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|December 3, 2020|
Study: California ranks near the bottom in highway performance
SOUTHLAND – (INT) - California’s highway system ranks 43rd in the nation in overall cost-effectiveness and condition, according to the Annual Highway Report by Reason Foundation.
This is no change from the previous report, where California also ranked 43rd overall.
In safety and performance categories, California ranks 18th in overall fatality rate, 24th in structurally deficient bridges, 45th in traffic congestion, 44th in urban Interstate pavement condition, and 41st in rural Interstate pavement condition.
On spending, California ranks 42nd in total spending per mile and 40th in capital and bridge costs per mile.
“To improve in the rankings, California needs to improve its pavement conditions, reduce its urban area congestion, lower its maintenance and administrative disbursements per mile, and reduce its rural fatality rate. California is in the bottom 10 of all states in six of the 13 total metrics.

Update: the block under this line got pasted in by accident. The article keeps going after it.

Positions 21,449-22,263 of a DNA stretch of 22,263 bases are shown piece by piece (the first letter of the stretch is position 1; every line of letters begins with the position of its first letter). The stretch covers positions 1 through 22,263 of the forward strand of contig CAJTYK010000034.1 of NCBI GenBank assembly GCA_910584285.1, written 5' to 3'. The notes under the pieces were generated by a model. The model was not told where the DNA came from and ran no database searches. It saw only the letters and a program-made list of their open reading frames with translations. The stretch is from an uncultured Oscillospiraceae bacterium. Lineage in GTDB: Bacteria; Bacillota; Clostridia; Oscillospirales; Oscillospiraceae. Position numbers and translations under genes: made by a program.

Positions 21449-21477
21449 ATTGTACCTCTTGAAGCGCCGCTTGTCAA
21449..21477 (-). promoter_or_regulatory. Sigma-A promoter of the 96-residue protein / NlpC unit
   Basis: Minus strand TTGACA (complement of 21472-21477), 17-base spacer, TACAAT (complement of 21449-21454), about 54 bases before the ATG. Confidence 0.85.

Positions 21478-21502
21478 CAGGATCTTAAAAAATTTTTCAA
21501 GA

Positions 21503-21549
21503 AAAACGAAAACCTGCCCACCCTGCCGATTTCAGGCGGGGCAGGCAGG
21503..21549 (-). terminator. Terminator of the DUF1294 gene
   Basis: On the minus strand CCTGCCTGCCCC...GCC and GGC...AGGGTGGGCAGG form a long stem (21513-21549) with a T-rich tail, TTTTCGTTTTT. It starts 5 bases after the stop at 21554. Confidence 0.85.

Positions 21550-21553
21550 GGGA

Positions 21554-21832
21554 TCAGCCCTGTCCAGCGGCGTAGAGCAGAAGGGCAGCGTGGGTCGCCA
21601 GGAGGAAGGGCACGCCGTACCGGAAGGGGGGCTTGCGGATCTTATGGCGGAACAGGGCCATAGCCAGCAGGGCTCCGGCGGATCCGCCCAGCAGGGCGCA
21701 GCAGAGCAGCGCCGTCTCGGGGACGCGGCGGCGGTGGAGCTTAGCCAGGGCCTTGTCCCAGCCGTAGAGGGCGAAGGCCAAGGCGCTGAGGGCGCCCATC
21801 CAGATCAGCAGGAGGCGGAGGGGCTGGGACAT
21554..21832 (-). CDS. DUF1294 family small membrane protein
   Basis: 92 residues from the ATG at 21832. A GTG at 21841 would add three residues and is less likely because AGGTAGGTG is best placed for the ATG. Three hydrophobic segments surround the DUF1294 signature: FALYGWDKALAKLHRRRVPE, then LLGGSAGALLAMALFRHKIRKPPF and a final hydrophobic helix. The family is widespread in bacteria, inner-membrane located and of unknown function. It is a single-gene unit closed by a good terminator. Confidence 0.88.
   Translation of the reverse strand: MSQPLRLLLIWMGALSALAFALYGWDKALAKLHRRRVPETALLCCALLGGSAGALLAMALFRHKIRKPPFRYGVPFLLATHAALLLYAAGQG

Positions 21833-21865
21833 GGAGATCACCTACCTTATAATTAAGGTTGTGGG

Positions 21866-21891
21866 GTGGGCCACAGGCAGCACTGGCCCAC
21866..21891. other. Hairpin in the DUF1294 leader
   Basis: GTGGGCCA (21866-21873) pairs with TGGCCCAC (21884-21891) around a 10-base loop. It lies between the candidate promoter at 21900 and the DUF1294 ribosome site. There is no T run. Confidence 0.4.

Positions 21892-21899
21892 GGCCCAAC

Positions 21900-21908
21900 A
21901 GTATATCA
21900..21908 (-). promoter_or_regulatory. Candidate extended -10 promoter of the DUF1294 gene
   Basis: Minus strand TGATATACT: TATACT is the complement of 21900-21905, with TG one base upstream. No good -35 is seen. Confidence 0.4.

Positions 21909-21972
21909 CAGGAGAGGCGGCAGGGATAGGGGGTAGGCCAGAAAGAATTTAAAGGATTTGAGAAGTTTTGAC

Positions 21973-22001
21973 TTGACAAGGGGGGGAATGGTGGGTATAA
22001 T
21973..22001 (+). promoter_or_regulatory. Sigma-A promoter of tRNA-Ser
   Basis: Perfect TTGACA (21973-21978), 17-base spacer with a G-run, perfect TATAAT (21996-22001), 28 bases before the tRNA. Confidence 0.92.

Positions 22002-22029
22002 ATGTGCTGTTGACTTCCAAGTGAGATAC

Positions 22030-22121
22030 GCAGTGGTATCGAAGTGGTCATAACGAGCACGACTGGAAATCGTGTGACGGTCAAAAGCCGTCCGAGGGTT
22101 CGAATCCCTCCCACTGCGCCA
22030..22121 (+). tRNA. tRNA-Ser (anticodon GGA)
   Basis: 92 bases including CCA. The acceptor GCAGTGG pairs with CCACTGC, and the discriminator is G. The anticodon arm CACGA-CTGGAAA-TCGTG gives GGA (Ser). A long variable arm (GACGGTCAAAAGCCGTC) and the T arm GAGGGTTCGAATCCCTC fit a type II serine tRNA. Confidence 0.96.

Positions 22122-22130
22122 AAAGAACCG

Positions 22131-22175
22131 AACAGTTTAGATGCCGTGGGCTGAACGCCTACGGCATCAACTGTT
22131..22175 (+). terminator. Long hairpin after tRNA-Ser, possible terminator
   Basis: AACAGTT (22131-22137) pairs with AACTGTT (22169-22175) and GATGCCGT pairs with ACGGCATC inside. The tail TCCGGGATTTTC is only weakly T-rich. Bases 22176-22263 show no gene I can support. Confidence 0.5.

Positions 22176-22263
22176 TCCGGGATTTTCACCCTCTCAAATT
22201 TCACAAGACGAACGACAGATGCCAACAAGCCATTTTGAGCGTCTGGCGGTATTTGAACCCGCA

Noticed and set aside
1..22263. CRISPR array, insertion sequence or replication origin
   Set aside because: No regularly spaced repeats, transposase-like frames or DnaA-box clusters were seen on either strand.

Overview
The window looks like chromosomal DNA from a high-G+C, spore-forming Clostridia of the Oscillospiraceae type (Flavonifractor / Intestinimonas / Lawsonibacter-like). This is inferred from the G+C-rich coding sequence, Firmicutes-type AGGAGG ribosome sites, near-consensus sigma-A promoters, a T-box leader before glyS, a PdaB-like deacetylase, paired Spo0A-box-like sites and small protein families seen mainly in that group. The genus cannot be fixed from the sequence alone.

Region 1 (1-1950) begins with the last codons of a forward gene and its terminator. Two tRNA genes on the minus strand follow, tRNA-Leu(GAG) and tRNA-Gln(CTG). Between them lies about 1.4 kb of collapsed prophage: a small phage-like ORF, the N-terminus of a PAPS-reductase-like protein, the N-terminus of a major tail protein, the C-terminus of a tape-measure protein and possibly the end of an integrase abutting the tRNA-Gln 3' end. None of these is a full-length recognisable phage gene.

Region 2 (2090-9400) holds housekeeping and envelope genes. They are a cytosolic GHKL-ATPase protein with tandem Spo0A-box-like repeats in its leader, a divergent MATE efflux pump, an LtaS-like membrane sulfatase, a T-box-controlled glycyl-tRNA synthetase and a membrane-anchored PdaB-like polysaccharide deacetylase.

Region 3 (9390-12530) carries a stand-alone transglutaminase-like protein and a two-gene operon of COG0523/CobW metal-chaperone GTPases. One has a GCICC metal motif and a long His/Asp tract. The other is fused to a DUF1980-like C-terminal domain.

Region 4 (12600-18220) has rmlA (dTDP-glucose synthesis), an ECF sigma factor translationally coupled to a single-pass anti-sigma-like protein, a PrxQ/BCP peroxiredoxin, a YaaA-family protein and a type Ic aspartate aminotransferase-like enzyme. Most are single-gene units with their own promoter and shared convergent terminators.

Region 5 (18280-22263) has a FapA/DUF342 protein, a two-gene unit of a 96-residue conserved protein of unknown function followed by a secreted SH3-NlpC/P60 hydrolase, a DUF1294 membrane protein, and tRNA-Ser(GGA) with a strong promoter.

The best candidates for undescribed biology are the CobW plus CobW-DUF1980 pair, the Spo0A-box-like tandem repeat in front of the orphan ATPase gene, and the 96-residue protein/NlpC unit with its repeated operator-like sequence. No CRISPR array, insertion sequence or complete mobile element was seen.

Compared to neighboring states, the report finds California’s overall highway performance is worse than Arizona (ranks 23rd), Nevada (ranks 27th), and Oregon (ranks 28th),” said Baruch Feigenbaum, lead author of the Annual Highway Report and senior managing director of transportation policy at Reason Foundation. “California is doing better than some comparable states such as New York (ranks 44th) but worse than others like Texas (18th).”
California’s best rankings are in overall fatality rate (18th) and structurally deficient bridges (24th).
California’s worst rankings are in urban arterial pavement condition (48th) and administrative disbursements per mile (47th).
Story Date: November 23, 2020